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Why Portland Trail Blazers Can’t Move Forward

The league is populated with amazing wings. The Blazers lag behind.

NBA: Portland Trail Blazers at Cleveland Cavaliers David Richard-USA TODAY Sports

In the modern NBA, forwards like LeBron James, Kevin Durant, and Paul George have set the archetype for excellence. Meanwhile Carmelo Anthony spanned the iso-heavy early-2000s to the pace-and-space 2010s with 20 ppg seasons. Today shiny new forwards like Jayson Tatum, Brandon Ingram, and Otto Porter Jr. try to keep up while waiting for their chance to evolve the position. Amid the sparkle, 9 out of 10 analysts agree that when the league put its weight on the wing, the Portland Trail Blazers didn’t keep up:

Let’s reflect on the personnel moves that have gotten the Blazers where they are today:

In 2015 Portland lost experience and skill in Nicolas Batum and Wesley Matthews, triggering a reset at the wing position. The draft would’ve been the place to find an heir, but Rondae Hollis-Jefferson lasted two seconds. Heir apparent Will Barton was shipped off in a desperate move at the deadline, then his replacement (Arron Afflalo) bolted.

Neil Olshey rebuilt his wing rotation by landing Gerald Henderson and Maurice Harkless in trades, acquiring Pat Connaughton on draft night, and signing Al-Farouq Aminu, who was never was a consistent starter beforehand.

Throw in the big Summer ‘16 signing of Evan Turner, and the drafting of Jake Layman, while taking away Henderson, Allen Crabbe, and Justin Jackson (in a draft night trade), and we arrive at the 2017-18 Blazers wing rotation.

How Does Portland Stack Up?

The Blazers’ starting wings have been in flux this season. Turner has gone from second-unit mainstay to starter the last nine games. Aminu missed time with injury. Harkless underwhelmed and saw a demotion in late November, then returned to action to lead his team to victory against the Los Angeles Lakers just before Christmas. Connaughton has notched five starts this season. Layman even started one of Portland’s two Damian Lillard-less games.

Measuring the Aminu-Turner-Harkless trio, who have the top three minutes per game averages among Portland’s wings, against the league isn’t pretty. The trio combines for 22.7 points per game. Here are some examples of wing production around the league:

  • Giannis Antetokounmpo/Khris Middleton/Tony Snell (58.7 ppg)
  • DeMar DeRozan/CJ Miles/OG Anunoby (41.7 ppg)
  • Jaylen Brown/Jayson Tatum/Marcus Morris (40 ppg)

Of course, these players come from top teams. The Bucks (17-14), Raptors (23-8), and Celtics (27-10) are not the Blazers (17-16), and comparing them to Portland is bound to have discrepancies. But even bottom-feeders have strengths at the wing:

  • Aaron Gordon/Evan Fournier/Jonathon Simmons (51.9 ppg)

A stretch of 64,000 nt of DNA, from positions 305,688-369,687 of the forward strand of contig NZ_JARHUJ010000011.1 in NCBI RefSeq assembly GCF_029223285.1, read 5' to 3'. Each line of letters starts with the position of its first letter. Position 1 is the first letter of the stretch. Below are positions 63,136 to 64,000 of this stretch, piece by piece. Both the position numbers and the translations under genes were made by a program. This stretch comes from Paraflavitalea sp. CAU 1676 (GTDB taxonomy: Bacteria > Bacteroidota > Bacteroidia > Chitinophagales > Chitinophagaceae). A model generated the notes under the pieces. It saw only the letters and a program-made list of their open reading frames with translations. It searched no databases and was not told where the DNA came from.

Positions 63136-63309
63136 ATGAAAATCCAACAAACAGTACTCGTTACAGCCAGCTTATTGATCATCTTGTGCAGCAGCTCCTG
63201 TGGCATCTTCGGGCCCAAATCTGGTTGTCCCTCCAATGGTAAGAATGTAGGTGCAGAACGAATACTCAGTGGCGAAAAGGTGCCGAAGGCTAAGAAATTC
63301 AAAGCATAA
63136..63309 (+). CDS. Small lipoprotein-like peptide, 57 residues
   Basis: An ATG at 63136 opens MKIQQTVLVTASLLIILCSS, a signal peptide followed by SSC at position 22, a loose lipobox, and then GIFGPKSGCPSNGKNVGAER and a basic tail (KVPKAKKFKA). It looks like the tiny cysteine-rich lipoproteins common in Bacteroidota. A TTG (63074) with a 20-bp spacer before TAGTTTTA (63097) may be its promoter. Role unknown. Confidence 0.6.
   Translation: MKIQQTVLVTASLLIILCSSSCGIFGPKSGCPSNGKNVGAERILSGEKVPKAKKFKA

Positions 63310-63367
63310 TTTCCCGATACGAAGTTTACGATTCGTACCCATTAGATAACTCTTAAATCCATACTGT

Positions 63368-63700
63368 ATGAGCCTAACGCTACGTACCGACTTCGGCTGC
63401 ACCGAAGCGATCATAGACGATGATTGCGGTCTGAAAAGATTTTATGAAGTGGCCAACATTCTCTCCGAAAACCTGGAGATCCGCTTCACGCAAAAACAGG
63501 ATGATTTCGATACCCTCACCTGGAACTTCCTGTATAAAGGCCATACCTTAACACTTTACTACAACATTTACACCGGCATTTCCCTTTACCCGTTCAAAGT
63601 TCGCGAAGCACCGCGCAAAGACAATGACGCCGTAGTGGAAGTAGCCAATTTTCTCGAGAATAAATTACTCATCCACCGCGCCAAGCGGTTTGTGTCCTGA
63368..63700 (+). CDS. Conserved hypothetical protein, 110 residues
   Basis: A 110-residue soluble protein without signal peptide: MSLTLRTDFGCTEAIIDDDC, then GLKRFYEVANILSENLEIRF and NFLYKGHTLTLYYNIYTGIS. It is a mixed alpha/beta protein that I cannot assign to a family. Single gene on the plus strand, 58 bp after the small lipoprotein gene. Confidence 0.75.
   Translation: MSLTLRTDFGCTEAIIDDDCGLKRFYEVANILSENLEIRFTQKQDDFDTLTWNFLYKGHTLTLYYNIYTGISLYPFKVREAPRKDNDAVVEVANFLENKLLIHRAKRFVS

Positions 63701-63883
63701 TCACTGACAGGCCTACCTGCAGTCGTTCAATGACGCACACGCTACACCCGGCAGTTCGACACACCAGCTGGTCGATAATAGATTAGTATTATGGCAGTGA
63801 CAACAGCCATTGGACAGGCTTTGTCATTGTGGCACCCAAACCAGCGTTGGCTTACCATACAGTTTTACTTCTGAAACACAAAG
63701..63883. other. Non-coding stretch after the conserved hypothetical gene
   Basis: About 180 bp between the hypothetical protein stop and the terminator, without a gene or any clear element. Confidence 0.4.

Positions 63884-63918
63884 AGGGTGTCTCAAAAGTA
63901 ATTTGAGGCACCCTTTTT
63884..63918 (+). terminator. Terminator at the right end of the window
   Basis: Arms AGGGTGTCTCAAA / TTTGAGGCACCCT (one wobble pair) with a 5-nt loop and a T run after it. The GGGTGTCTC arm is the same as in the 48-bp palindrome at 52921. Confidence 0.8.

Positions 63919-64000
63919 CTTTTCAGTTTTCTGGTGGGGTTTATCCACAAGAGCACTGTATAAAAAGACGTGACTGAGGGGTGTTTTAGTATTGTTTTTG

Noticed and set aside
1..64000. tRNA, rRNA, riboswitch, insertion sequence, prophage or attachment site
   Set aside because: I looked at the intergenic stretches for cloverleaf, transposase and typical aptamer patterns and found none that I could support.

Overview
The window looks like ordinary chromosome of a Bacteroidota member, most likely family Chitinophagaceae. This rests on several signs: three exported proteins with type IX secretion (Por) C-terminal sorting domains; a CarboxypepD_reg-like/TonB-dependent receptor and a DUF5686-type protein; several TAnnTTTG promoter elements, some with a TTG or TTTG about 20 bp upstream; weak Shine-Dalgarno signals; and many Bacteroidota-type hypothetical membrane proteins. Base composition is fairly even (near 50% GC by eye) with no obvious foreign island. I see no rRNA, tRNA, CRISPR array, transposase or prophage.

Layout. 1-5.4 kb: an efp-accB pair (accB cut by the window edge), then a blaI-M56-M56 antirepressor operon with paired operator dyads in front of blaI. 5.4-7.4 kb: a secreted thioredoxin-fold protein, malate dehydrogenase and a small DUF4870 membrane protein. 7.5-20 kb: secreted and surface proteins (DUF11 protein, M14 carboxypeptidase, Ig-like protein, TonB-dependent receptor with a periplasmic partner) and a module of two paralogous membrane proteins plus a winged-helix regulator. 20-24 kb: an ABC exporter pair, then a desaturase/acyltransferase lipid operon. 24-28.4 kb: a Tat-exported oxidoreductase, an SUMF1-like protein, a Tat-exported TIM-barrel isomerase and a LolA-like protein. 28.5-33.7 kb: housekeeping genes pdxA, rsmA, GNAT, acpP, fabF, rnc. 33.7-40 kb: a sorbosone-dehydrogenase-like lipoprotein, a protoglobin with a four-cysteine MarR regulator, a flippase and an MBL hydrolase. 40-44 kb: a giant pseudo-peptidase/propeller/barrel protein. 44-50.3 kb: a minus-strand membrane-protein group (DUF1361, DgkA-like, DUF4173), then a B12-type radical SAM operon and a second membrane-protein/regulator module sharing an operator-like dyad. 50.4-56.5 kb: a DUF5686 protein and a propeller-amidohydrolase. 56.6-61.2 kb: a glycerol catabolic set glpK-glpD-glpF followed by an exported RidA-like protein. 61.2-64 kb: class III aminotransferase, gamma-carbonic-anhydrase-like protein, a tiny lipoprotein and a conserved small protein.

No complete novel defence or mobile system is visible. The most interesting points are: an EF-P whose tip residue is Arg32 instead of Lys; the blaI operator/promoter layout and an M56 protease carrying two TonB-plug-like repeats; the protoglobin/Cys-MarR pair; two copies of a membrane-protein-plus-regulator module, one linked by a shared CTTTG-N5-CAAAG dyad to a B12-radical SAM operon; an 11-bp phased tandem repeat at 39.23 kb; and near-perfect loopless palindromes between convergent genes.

• Rondae Hollis-Jefferson/Demare Carroll/Allen Crabbe (40 ppg)
  • Tyreke Evans/Dillon Brooks/James Ennis (33.5 ppg)

Those trios come from the Magic (11-23), Nets (12-20), and Grizzlies (10-23). Even the worst team in the league, Atlanta (8-25), gets 36 ppg from Taurean Prince/Kent Bazemore/Marco Belinelli.

Portland’s backcourt factors into their bottom-rung forward production. The offense goes through Lillard and CJ McCollum. Ending a possession with one of those two shooting is smart. Teams like the Magic or Nets scramble for production from whomever, while teams like the Bucks or Celtics make their wings a focal point of the offense.

With this guard focus, Portland still wins games—but if they want to compete, getting productive wings becomes imperative.

Even with the focus on Lillard/McCollum, there’s no reason the Blazers can’t find the wing of their future. Just look at the Wizards: After putting John Wall and Bradley Beal together, they added Otto Porter Jr. in the draft. The Bucks gave Khris Middleton, a throw-in trade piece, an opportunity and he’s blossomed from former bench afterthought into a 20.8 ppg scorer today.

The Future of the Wing Positions in Portland

Aminu shows promise on offense if he can become a real 3-point threat. He’s shooting 44.1 percent this season compared to 33.4 percent for his career. But he’s headed for free agency in 2019 and, barring trades, the Blazers will still be on the hook for Harkless and Turner then. Even Pat Connaughton, who now registers as a significant contributor, is an impending free agent and could bolt this offseason.

Until a major change comes—and they need one soon—Portland will continue to bleed Lillard and McCollum dry for production while expensive wings bleed Portland’s cap space dry. As much as anything, that dual leak of production and salary keeps the Blazers mired in mediocrity despite their talented guards and world-class payroll.

*All stats and records courtesy of Basketball-Reference and are accurate as of Dec. 25.